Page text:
India’s decision to slim down its Institutes of Eminence excellence initiative after months of chaos has been hailed as a “sensible decision”, but concerns remain that it will not support enough public universities to reach world-class status.
The Indian government had pledged to bestow Institutes of Eminence status on 20 universities – 10 public and 10 private institutions – but last week it announced the names of just six universities (three public and three private) that would be supported through the scheme.
N. Gopalaswami, head of the Empowered Expert Committee, which was in charge of shortlisting the candidates, told CNN-News 18 that it “could not find 20” suitable universities, with reports suggesting that this was on the grounds of the weak quality of teaching and research.
Local news reports claim that the committee had shortlisted five other public universities but that the Ministry of Human Resource Development chose not to grant them the award.
In another interview with The Hindu, Mr Gopalaswami said that institutions that failed to win the designation in this round could reapply.
The initiative aims to create a regulatory structure to allow select universities to develop as world-class teaching and research institutions. The government previously announced that each public university under the scheme would receive 10 billion rupees (£110 million) over five years.
The government had initially planned to select the institutions by April, but it scrapped its initial shortlist after using the wrong indicators.
Alan Ruby, senior scholar at the Alliance for Higher Education and Democracy at the University of Pennsylvania, who advised the Indian government on the initiative, said that it was “a sensible decision to concentrate” resources and “choose those places that you think are ready now” to achieve world-class status.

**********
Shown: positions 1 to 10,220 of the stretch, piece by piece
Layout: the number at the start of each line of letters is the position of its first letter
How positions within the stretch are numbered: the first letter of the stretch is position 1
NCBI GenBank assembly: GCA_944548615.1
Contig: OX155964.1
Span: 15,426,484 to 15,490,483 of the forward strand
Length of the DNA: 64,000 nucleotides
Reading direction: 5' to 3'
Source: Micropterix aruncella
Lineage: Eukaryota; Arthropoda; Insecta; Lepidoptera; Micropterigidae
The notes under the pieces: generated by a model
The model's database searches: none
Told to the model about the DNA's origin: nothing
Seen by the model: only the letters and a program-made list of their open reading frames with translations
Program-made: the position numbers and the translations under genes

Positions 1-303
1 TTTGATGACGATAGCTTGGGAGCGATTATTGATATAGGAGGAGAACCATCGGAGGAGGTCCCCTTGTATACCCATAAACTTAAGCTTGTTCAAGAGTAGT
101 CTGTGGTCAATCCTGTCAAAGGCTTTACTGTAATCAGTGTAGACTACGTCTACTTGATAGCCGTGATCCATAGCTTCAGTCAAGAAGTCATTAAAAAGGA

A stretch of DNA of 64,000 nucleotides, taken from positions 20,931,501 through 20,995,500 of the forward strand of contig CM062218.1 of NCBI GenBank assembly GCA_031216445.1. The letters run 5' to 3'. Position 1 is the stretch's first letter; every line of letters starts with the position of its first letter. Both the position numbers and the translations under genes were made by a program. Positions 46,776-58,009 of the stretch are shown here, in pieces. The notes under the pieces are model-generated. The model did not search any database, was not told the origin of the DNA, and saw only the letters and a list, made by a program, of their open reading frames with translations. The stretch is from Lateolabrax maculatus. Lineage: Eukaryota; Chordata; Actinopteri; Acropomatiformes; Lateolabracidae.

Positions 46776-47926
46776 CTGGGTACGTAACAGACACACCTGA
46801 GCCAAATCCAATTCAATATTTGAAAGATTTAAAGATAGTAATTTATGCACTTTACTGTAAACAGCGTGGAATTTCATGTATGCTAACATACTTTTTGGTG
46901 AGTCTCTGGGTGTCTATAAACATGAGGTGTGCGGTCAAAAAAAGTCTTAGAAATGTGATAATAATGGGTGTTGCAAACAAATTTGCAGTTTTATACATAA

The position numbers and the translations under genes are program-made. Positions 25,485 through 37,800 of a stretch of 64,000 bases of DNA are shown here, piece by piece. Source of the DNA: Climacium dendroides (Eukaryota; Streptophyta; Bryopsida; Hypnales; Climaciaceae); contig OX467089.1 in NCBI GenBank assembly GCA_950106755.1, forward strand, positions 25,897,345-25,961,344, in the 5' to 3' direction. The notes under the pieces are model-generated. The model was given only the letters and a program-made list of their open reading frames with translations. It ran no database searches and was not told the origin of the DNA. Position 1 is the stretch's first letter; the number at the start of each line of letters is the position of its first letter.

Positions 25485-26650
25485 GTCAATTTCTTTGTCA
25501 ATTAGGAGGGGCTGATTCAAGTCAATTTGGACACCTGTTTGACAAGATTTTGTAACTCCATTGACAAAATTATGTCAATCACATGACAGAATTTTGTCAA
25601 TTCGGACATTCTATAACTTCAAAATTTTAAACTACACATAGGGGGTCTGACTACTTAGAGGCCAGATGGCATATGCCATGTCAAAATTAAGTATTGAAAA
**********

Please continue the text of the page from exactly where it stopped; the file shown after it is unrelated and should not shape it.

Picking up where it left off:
“One piece of advice we gave the ministry was ‘up to 20’. You don’t need to have 20, you need to put your resources into those that you think are going to be successful,” he said.
“In some ways, it’s actually an intelligent decision. Just because someone says ‘up to 20’ or someone says ‘we’re going to have 10 public and 10 private’, you don’t actually have to meet the quota. If they’re not good enough, they’re not good enough. You don’t admit them. If anything, I was actually encouraged [by that announcement].”
But Antara Sengupta, a research fellow specialising in higher education at the Observer Research Foundation, an independent thinktank based in India, said that the announcement left her “wondering why couldn’t we give the Institutes of Eminence tag to at least all 11” of the shortlisted candidates.
“Given that the annual budget already earmarked Rs1,000 crore [£110 million] for each of the 10 public IoEs, it is only fair to support more public universities to help them prepare for excellence and, eventually, [higher positions in] global rankings,” she said.
“Similarly, for private institutes, since the government does not have to make any financial commitments, it needs to come up with certain special guidelines to support and encourage a few able private institutes to also come into the said league.”
She added: “Investing in education can never be a waste of money, if done strategically.”